FATPHOBIA AT NEW YORK FASHION WEEK // we have a lot of work to do
Before you see the word “fatphobia” and roll your eyes… don’t. Hear me out.
A year and a half ago, one of my readers responded to my Instagram story where I mentioned I hated the word FAT… and she straight up told me I was fatphobic. In the moment, I got defensive. I swiftly explained to her that the word FAT was extremely hurtful to me and caused me a lot of pain. And that I shouldn’t have to hear that word if I don’t want to.
And then this year, something magical happened. I started to process those feelings and really dig deep. Why was I letting this word that hurt me so bad in the past rule my life now?
She was right. I was fatphobic. I was scared of the F word… BEING that word. LOOKING that word. FEELING that word. Everywhere I looked in my life, I had been taught that it was a bad thing.
But here’s the real talk you guys. The word FAT is an adjective. I have been working so hard on body acceptance, so why was I not allowed to look in the mirror and embrace my fat body?
I’ve come a long way since when I first started this blog. I’ve always been on a mission to empower women, especially those of us who have been so greatly under-represented in the media. But if you told me when I started this whole thing that I’d be USING THE WORD FAT IN A POSITIVE, or heck, even NEUTRAL matter… I would have thought you were crazy.
Alas, here we are. Right now I’m on a journey to reverse all of the damage and shame that’s been so deeply rooted into all of our souls for being fat.
Someone asked me this morning, “What would you say to my daughter if she came home crying because someone called her fat?”
Here’s my answer:
First of all, my goal is to raise my daughters to know their worth has NOTHING to do with the size of their body. So my hope and prayer is that my daughter wouldn’t even be bothered by such a comment. But if she were, you know what I’d say?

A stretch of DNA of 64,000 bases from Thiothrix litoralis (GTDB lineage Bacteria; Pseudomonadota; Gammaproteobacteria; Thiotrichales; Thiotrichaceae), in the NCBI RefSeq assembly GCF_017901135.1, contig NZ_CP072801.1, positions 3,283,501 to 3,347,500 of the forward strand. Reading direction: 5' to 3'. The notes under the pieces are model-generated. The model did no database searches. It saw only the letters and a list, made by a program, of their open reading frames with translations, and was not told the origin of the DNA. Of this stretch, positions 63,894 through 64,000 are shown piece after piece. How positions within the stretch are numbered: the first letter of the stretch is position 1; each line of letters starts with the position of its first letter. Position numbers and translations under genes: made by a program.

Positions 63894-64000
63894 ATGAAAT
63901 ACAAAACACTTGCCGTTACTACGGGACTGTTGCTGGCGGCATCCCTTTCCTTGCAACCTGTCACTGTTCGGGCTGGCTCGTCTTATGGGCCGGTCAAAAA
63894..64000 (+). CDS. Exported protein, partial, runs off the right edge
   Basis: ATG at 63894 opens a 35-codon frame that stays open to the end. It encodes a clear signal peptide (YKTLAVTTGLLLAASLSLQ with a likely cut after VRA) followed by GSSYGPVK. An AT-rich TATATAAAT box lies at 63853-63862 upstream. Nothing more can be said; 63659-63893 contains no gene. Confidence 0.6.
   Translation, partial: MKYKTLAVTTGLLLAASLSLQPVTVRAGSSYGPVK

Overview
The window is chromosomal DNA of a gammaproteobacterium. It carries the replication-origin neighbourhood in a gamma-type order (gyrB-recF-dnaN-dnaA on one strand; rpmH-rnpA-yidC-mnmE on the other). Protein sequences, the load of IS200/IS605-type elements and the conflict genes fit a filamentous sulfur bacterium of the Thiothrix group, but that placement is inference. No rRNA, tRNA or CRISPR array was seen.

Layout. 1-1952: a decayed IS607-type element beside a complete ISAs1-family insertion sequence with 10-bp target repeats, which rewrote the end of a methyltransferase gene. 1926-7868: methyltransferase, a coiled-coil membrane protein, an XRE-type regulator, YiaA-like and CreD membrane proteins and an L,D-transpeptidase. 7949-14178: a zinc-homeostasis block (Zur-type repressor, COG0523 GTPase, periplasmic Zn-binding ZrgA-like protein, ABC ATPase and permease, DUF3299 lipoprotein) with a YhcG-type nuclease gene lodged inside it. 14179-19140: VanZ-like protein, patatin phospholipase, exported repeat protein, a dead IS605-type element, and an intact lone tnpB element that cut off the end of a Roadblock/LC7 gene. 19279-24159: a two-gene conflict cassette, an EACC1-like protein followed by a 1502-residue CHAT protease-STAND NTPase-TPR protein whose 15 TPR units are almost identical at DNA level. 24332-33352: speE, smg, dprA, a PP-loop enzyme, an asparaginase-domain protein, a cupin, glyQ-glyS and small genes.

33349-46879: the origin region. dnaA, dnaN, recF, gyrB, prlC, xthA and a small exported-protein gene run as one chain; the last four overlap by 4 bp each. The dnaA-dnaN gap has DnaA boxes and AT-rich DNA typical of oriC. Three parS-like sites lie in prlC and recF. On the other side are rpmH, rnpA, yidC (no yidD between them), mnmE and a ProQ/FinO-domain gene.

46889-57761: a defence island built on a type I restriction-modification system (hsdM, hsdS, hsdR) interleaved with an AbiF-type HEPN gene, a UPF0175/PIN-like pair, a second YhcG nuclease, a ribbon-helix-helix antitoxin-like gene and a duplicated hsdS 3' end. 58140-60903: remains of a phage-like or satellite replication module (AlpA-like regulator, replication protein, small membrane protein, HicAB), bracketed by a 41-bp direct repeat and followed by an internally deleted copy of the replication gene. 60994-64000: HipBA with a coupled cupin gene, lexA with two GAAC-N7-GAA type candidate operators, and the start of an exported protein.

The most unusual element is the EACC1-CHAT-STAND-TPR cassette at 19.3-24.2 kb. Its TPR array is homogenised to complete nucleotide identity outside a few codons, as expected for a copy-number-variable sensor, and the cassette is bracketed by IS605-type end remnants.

“Smart girl. Look in the mirror. See the body you have? That’s the only one you’ve got. It’s strong, it’s healthy, and it’s yours… no one elses. Our bodies are meant to change, and sometimes that means there will be a lot of fat on your body which is BEAUTIFUL. And sometimes that means you won’t have so much fat, which is also beautiful.”
And then I’d also show her images of smart, beautiful, successful fat-bodied women. “She’s fat, and look at how much she’s living her life. She’s just as happy as any thin woman I know.”
Destroying the weight stigma in our country has got to become a priority. And for that to happen, WE HAVE to stop shying away from using the words FAT or SKINNY as describing words. By not using them, or saying “Oh, you don’t look fat, don’t worry…” - it’s only encouraging SHAME around these words.
So I’ve been working through my inner fatphobia for awhile, and I’ve made major strides. But it wasn’t until Saturday that I really experienced it so blatantly.
That morning, I was invited to an Adam Lippes presentation. He makes beautiful chic clothing and I’m actually wearing one of his dresses here. His sizing is extended to a US 20, which I was excited about. (Full disclosure: 11Honore gifted me this dress).